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What’s Different About Male Breast Cancer?

Men also develop breast cancer, with risk factors including genetic variants, obesity, and high estrogen levels.

When I met Carl “Mac” Holmes, it was in the midst of a conference for breast cancer patients. Lt. Colonel Holmes, a former Air Force pilot, stood out from most other attendees, because he is a man who lives with metastatic breast cancer. He looked sharp, with gray-brown eyes, white hair and a polo shirt tucked in.

“It’s not a man’s world,” he told me. Indeed, male breast tumors accounts for a tiny proportion of cases. The CDC reports that 2,000 U.S. men receive a diagnosis of breast cancer annually. The number of women diagnosed with invasive disease exceeds 240,000 each year.

“I’m a happy-go-lucky guy,” he said. But it can be awkward. “At the doctor’s office, for instance, they asked, ‘Are we seeing your wife?’”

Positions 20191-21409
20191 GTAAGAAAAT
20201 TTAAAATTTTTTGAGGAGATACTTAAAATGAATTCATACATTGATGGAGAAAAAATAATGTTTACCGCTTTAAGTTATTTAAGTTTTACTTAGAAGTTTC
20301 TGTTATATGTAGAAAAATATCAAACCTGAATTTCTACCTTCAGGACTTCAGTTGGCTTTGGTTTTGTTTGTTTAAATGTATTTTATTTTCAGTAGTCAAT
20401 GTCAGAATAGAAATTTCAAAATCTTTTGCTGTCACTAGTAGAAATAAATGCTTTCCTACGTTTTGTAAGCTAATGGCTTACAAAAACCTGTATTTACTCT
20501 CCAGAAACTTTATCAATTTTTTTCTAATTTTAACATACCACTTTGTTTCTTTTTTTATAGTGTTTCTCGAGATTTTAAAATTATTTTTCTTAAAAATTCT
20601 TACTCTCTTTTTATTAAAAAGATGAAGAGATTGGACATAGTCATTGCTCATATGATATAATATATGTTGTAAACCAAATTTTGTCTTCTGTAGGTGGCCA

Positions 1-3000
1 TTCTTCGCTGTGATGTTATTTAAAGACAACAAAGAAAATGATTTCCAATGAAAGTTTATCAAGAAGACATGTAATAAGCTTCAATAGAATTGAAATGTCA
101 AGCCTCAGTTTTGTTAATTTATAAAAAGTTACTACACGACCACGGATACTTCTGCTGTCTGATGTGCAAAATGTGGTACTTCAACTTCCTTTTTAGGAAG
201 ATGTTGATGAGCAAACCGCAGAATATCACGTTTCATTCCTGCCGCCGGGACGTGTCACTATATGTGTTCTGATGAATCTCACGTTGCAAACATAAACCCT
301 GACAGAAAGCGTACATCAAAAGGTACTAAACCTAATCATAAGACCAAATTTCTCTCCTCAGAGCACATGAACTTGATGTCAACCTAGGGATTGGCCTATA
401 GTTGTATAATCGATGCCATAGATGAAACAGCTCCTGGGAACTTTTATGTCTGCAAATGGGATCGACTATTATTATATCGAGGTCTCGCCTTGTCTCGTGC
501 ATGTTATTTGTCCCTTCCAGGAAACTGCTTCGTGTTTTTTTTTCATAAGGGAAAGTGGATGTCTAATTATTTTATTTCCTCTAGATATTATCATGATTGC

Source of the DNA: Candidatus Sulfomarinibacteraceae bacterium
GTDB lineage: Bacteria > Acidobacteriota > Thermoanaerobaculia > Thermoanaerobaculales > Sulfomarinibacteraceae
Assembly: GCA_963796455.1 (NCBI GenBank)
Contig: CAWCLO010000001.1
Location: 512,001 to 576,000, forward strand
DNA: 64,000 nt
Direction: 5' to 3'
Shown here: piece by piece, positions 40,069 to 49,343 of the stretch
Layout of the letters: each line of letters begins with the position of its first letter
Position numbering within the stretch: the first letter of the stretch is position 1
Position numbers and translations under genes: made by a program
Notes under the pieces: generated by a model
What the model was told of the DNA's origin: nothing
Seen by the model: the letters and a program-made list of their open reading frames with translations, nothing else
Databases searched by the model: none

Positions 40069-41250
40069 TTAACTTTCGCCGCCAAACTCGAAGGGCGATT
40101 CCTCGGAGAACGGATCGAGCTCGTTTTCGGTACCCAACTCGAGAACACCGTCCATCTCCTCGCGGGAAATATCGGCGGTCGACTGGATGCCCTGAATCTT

After his breast cancer diagnosis, in 2012, Holmes initially hesitated before telling friends and acquaintances about the condition. He felt embarrassed, and called it “chest cancer.” Now he’s forthcoming, and eager to promote education about male breast cancer. “A lot of the guys I flew with never thought about it. But I knew, it could happen,” he said. “A man can get breast cancer. People need to know.”

Holmes lives with his wife, Robin, in Collierville, Tennessee. He first noticed his breast tumor while he was lifting weights, in March, 2012. The lump felt hard, and the nipple was turning inward.

“My doctor, a general practitioner in Memphis, knew right away,” Holmes said. He had a mammogram and biopsy, followed by a mastectomy. The breast cancer had spread to lymph nodes under his arm. An Oncotype test was done, and Holmes was advised to take six rounds of chemotherapy. “There’s heart disease in my family. I chose not to have radiation, to spare my heart,” he said.

Read Full Article: What’s Different About Male Breast Cancer?

Read Full Article: What’s Different About Male Breast Cancer?

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